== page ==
The $3,000 premium for 4Matic seems almost cheap. But adding in items like a $4,500 Premium Package, a $5,900 Sport Package, $4,450 for Nut Brown Nappa leather upholstery and the adorably named $2,600 Warmth and Comfort Package brought the test car's bottom line to $121,345.
When warmth and comfort are on the options list, cuddly is unlikely to be part of a car's character. And there is a coolness that's immediately apparent about the new S-Class. Mercedes proudly hails this as the first car that doesn't have a single bulb in it — everything is lighted with LEDs. Opening the door brings with it one of five selectable lighting themes. I nicknamed them Mirage, Bellagio, Wynn, Encore and Golden Nugget.
That noted, the rest of the cabin is spectacular. Conventional gauges in the dash have been replaced with two 12.3-inch high-resolution screens that reconfigure themselves according to what the driver is doing at any moment. If the night vision system is operating, for instance, the screen directly in front of the driver displays what's in front of the car in high-contrast black and white instead of the usual oversize speedometer and tachometer. The screen to the right usually displays navigation information and the ventilation settings.
But the dazzling light show and video screens are a sideshow. It's the sweeping shapes of the door panels and dashboard, accented with eyeball vents and finished in various metallic surfaces, several different gorgeous woods and leather that feels almost like velvet, that elevate the S-Class beyond the competition, which is often even more expensive.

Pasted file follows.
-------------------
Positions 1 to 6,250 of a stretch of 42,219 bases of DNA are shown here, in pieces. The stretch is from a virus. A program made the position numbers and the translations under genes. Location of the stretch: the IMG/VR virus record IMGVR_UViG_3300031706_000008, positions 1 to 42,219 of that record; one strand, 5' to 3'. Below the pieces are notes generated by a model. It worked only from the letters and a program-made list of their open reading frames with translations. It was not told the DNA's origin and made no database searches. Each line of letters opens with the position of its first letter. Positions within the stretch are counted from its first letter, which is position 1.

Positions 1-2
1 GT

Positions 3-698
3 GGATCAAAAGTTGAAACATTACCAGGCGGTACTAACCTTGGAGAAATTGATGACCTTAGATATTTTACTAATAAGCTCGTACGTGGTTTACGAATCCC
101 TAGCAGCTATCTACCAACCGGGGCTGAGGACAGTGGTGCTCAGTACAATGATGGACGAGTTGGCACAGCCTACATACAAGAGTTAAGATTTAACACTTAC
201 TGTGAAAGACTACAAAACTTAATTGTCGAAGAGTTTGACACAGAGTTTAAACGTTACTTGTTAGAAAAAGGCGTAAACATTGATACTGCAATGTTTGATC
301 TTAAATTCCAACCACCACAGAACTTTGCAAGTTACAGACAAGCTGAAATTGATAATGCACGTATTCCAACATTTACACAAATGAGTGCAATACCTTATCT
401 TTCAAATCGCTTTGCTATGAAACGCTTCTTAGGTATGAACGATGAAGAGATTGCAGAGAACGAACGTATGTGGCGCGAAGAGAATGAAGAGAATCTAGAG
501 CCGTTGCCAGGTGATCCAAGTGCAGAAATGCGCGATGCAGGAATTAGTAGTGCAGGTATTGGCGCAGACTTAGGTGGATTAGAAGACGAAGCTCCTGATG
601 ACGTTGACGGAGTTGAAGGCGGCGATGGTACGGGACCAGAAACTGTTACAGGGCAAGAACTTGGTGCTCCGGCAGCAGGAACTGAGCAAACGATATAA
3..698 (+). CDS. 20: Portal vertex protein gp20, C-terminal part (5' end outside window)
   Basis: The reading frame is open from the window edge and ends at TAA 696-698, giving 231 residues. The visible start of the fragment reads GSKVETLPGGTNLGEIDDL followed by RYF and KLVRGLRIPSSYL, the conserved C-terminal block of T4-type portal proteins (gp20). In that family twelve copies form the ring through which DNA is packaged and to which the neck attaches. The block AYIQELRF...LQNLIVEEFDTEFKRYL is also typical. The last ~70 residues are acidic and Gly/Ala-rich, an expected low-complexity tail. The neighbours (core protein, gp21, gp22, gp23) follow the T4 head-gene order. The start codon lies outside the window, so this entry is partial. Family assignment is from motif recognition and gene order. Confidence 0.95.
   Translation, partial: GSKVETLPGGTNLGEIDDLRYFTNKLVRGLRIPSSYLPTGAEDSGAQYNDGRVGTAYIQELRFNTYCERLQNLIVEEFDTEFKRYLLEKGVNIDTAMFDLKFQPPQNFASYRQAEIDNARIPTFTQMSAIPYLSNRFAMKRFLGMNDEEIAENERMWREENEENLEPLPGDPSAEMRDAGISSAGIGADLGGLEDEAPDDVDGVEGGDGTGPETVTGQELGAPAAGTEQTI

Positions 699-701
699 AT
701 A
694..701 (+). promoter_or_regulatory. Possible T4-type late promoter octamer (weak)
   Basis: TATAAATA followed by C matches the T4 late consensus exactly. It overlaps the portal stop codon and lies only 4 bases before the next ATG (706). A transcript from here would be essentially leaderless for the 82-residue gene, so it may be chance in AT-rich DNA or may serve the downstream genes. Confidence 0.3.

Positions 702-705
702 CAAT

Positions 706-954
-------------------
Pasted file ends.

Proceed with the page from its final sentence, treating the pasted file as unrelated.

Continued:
Throw in heated, cooled, 16-way adjustable front thrones — you can order up to six massage programs including hot-stone effects — and the most comfortable back seat not found in a private rail car, and the effect is astonishing.
A cabin atomizer infuses the air with four scents: Nightlife Mood, Sports Mood, Downtown Mood and Freeside Mood. They all smell like money to me.
Start the engine and it settles into nearly silent idle. A wand on the steering column electronically engages the transmission, and then, it seems, the rest of the world moves while the car stays put. The isolation of the passenger cell is so thorough that the sensation of movement itself is muted. There is even a second reverse gear to more gently guide this ship out of port. But as speed grows, the S550's talents become increasingly apparent.
Tuned to produce its peak torque at a low 1,800 rpm, the S550's engine is never stressed or strained in normal operation. At part throttle, the transmission's seven gears change almost imperceptibly as the engine approaches 3,000 rpm. At full throttle, the engine will run to its operating limit of 6,300 rpm. But what's the point of doing that in this car?
Mercedes says the S550 will glide to 60 mph in only 4.8 seconds, and it's hard to believe anyone who can afford this car would be in that much of a hurry.